This afternoon's Wheeling News-Register editorial, "Defend Free Speech, Don't Discourage It," is one of its worst (on many levels) in at least a couple of months. The editorial is about the University of Washington's decision to require a campus Republican group to provide $17,000 upfront for security in order to bring a controversial speaker to campus. The editorial provides us with very little information other than to tell us that this is an attempt to silence conservatives:
On some campuses, officials have made it clear conservative groups and personalities are not welcome. But administrators knew simply refusing to allow them to gather and listen to speeches would be rejected by the courts.
So the sunshine patriots and outright leftists came up with another idea: Charge prohibitively high "security" fees. The University of Washington told College Republicans that if they wanted to host a conservative speaker, it would cost them $17,000.
I spent most of my adult life working in higher education and while my perspective is certainly a limited one, I think my experience is not unusual -- in all my years, I never once worked under or knew an administrator who could be called a "sunshine patriot" or "outright leftist." A few might be somewhat liberal (or conservative) on occasional issues but that was the extent of it. Most were politically non-descript -- my overall experience has been that you don't get to be an administrator by being "outright" anything.
As Ogden editorials like to do, they don't provide us with much background. Here's the Chronicle of Higher Education's report:
In a statement on Monday, the university’s police chief, John Vinson, said that security estimates “are solely based on objective criteria, including an analysis of violence and threats to public safety by the invited speaker, attendees at previous events or the sponsoring group — both in and out of the state of Washington — as well as the date, time, and location of the proposed event.” They are not based, he said, on a speaker or group’s ideology or political positions.
“The UW has gone to great lengths to support this student group’s right to invite speakers, including an event in January 2017 where UWPD’s own security costs exceeded $20,000 and the student group paid less than half of that amount,” Vinson wrote.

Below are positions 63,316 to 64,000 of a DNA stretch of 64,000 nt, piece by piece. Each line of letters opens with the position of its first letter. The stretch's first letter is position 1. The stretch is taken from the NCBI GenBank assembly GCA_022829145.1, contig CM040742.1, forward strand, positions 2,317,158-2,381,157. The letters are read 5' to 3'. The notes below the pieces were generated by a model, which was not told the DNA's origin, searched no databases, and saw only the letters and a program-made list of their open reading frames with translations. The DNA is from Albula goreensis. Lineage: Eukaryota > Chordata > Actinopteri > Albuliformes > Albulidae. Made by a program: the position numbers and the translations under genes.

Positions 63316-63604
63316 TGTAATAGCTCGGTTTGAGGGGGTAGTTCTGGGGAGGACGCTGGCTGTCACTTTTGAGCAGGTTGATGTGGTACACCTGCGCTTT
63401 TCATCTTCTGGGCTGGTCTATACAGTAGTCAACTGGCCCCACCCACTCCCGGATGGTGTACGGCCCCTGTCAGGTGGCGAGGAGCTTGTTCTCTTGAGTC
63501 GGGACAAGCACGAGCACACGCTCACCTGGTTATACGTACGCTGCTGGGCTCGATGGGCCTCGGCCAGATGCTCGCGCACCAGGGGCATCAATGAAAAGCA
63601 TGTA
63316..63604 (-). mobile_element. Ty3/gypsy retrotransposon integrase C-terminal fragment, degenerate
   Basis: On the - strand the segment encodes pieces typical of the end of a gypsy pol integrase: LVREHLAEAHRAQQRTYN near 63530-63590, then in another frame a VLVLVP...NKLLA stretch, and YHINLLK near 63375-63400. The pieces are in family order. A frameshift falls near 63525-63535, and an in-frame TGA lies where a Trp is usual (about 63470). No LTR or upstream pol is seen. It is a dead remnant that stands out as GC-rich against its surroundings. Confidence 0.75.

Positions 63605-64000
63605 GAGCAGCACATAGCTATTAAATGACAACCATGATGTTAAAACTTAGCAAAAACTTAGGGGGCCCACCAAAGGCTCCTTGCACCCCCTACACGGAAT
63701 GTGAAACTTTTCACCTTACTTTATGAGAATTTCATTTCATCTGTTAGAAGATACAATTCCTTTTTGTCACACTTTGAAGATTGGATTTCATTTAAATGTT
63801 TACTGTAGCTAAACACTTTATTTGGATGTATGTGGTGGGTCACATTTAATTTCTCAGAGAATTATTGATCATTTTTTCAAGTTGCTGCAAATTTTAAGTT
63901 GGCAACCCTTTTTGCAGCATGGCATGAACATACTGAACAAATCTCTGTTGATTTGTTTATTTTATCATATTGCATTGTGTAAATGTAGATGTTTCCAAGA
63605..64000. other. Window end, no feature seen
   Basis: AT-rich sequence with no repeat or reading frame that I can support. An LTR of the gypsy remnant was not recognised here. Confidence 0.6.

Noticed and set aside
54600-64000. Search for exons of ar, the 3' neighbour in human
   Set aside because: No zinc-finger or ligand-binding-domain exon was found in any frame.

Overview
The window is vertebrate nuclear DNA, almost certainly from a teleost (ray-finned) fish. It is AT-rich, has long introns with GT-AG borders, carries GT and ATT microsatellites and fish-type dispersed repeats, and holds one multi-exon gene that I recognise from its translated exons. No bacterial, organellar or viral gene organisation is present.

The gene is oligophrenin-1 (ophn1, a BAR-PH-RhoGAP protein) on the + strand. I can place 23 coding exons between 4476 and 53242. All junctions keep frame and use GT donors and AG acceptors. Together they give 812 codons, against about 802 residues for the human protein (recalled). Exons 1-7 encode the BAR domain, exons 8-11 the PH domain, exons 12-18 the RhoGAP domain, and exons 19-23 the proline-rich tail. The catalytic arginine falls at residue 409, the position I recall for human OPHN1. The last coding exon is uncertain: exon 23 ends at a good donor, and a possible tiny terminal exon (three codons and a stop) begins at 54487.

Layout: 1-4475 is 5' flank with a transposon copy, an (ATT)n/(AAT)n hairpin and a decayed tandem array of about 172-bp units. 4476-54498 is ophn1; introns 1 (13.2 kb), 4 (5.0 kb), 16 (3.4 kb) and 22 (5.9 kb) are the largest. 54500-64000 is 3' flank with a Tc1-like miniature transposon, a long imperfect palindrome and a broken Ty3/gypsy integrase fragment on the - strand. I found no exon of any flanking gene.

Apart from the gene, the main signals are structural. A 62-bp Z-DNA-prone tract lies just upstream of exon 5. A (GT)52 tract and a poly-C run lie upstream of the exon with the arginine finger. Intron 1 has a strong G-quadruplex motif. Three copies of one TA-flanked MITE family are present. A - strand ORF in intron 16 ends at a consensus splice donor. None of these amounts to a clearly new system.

The university, he said, “is committed to providing a safe environment that allows speakers, their hosts, and others to be heard, but the university cannot continue to bear the significant costs associated with such events.”
The event he was referring to last January was an appearance by the right-wing provocateur Milo Yiannopoulos. A protester was shot outside the venue where Yiannopoulos, who had been invited by the Campus Republicans, was speaking.
Afterward, the university approved a policy that allows it to pass along some of the costs of security to a campus event’s sponsoring group if an analysis indicates a strong likelihood of violence, property damage, or significant disruption.
Nor does the editorial tell us anything about the group invited to speak, Patriot Prayer, and why they might be a security concern. From the Chronicle:
The lawsuit describes Patriot Prayer as “an informal group of evangelical Christians formed and led by Gibson to convey a message of peace.” Even if skinheads or Nazi sympathizers occasionally show up at its rallies, its supporters contend, it is not a white-supremacist group.
The Southern Poverty Law Center counters that the group, far from being peaceful, tries to provoke left-wing violence with its rallies in largely liberal cities.
The University of Washington event raised a number of important free speech issues that could have been kicked around in a thoughtful editorial. However, this editorial adds nothing to that debate -- it's terribly biased in its language and information. It's an attack editorial that clearly has little to do with furthering the discussion of the role of free speech in a democracy.
One last observation: I've been closely reading the locals' editorials for a number of years and this one doesn't look locally produced. (It's also three weeks after the event, itself.) My guess is that it's from some other Ogden paper. Even so, it certainly warrants consideration for the 2018 Worst Editorial of the Year Award. (Note: no link to the editorial -- not surprisingly, it's not online.)
February 28 update
My hunch about the editorial's origins may be correct. Yesterday, I googled part of the editorial and received no listings. This morning's search yielded four Ogden newspapers (other than the News-Register) with the exact same editorial.
March 2 update
The number of Ogden newspapers carrying this editorial is now 10.